The Souls of China: The Return of Religion After Mao, by journalist Ian Johnson, is an infectious, celebratory book about the state of religion in mainland China since the 1980s. Framed around the lives of various religious devotees in China—ranging from solitary seekers to associations to experts —Johnson explores different aspects of Chinese religion and spirituality, as well as the “import” religion of Christianity, as living practices in China today. He wants to understand what motivates religious believers in a time of greater material comforts, and what their beliefs mean to them.
In mid-19th century China, after suffering multiple humbling defeats by imperial powers, a movement to modernize China’s military developed. The idea was that the national essence or culture of China could be better defended with superior Western methods and technology than outdated Chinese methods—seen as the extension of a static political culture. That the methods and technology were Western did not matter—they were not tied to the imperial aims which produced them; they could be adapted by anyone, and were essentially culture-less.
Late Ming China didn’t have the “Nigerian advance-fee scam”, but if Zhang Yingyu’s contemporary The Book of Swindles is any indication, it had just about every other con ever tried. This collection of short cautionary tales is, according to translators Christopher Rea and Bruce Rusk, “said to be the first Chinese story collection focused explicitly on the topic of fraud.”
Climate change is normally seen as a global threat, yet melting ice in the Arctic and Antarctic regions for better or worse opens new passageways for shipping and access to tremendous natural resources. It is not just those who border these regions that are taking notice. China has announced to the world that it too will be a polar power.
While it may be true, as writes Robert Sutter in the introduction to National Bureau of Asian Research’s excellent report “Russia-China Relations”, that “The United States has a long experience in assessing the twists and turns of the relationship between Russia and China and what it means for US interests”, most casual (Western-oriented) observers are probably more likely to see international relations as a hub-and-spoke system with the US at the center, rather that the mesh network it actually is.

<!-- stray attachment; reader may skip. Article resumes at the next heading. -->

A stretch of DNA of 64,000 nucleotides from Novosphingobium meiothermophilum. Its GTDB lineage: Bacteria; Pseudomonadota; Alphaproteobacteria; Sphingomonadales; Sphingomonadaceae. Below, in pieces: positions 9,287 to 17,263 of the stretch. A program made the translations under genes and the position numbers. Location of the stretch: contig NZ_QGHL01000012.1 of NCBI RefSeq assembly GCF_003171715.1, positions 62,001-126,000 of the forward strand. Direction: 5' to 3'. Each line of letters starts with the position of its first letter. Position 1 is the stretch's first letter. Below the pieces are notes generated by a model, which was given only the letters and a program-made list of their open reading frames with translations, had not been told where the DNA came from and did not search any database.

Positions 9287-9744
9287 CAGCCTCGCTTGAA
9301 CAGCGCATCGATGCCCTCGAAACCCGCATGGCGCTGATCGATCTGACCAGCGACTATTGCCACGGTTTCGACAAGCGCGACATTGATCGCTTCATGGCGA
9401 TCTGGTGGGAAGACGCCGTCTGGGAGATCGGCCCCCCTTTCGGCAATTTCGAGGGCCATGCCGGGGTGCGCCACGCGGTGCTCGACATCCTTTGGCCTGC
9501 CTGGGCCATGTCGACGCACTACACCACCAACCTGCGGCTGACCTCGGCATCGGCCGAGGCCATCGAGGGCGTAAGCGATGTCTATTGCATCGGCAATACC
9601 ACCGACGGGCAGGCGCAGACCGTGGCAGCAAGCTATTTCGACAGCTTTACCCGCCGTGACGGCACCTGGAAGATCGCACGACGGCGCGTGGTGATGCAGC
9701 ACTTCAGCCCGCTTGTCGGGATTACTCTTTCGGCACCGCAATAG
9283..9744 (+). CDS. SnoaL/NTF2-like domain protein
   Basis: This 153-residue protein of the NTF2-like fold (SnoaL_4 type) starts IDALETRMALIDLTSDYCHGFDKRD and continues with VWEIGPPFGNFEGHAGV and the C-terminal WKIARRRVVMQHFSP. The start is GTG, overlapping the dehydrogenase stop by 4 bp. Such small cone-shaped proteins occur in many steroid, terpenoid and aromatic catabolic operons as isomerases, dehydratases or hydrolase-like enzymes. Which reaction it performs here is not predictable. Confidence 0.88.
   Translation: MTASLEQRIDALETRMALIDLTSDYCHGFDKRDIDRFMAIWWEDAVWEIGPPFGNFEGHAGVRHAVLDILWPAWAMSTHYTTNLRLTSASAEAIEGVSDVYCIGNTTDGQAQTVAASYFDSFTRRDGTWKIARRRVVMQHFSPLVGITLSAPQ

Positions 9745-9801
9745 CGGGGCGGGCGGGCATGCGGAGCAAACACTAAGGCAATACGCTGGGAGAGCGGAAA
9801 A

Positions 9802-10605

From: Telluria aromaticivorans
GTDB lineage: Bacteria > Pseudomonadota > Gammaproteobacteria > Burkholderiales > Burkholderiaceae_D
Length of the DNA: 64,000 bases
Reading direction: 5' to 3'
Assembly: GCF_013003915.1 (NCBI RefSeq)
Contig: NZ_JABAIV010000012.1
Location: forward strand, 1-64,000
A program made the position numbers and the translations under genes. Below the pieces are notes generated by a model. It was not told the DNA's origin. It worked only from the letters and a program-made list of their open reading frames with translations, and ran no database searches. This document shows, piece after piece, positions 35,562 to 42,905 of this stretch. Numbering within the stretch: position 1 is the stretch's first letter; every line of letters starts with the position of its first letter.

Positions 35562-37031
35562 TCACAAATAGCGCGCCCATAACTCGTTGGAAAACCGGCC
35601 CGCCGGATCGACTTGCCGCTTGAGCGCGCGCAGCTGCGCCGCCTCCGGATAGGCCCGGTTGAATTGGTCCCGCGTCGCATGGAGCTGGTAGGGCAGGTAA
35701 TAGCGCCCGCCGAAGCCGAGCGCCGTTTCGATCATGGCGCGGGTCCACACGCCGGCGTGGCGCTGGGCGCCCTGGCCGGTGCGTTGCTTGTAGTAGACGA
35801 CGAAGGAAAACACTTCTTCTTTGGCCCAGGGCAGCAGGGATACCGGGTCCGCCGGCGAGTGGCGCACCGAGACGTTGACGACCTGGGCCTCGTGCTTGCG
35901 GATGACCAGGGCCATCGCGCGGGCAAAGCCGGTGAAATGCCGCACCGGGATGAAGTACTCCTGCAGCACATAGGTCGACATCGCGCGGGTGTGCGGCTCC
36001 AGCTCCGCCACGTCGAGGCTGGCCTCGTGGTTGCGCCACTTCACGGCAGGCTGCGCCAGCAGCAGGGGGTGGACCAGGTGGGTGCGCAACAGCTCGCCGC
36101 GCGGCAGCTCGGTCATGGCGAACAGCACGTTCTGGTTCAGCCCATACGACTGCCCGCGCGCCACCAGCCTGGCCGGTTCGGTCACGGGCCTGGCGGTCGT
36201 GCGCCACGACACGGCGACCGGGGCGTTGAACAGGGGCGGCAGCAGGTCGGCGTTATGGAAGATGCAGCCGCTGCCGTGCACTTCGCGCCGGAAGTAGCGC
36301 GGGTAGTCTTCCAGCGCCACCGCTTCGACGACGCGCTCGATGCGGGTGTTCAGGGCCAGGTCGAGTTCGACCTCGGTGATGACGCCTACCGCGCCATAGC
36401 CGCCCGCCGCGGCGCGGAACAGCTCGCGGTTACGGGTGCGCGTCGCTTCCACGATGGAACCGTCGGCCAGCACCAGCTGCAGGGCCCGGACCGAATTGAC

When the British ambassador, Lord Macartney, presented himself before the Chinese emperor Qianlong in 1793, he exhibited, along with his Chinese hosts, the classic “disconnect” between the two cultures which Michael Keevak discusses in his excellent study of embassies to China. “Our Celestial Empire possesses all things in prolific abundance,” Qianlong told Macartney, “therefore there is no need to import the manufactures of outside barbarians in exchange for our own products.”
When China announced plans to launch an Asian Infrastructure Investment Bank in 2015, the United States chose a response reminiscent of its Cold War playbook. It cast doubt on China’s intentions and leaned on other nations not to get involved. The result was no different from the Cold War era too—nations, including close allies of the United States, signed on to the initiative—awarding China a significant symbolic victory before any tangible work had even been accomplished.
A new book places China at the center of an underexplored aspect of the Cold War: the competition for influence in the “third world” between China and United States. Written by Gregg Brazinsky at George Washington University, Winning the Third World relies on previously unpublished archive materials from both countries. Far from last century’s history, the book illuminates the remarkable continuities in both countries’ foreign policies.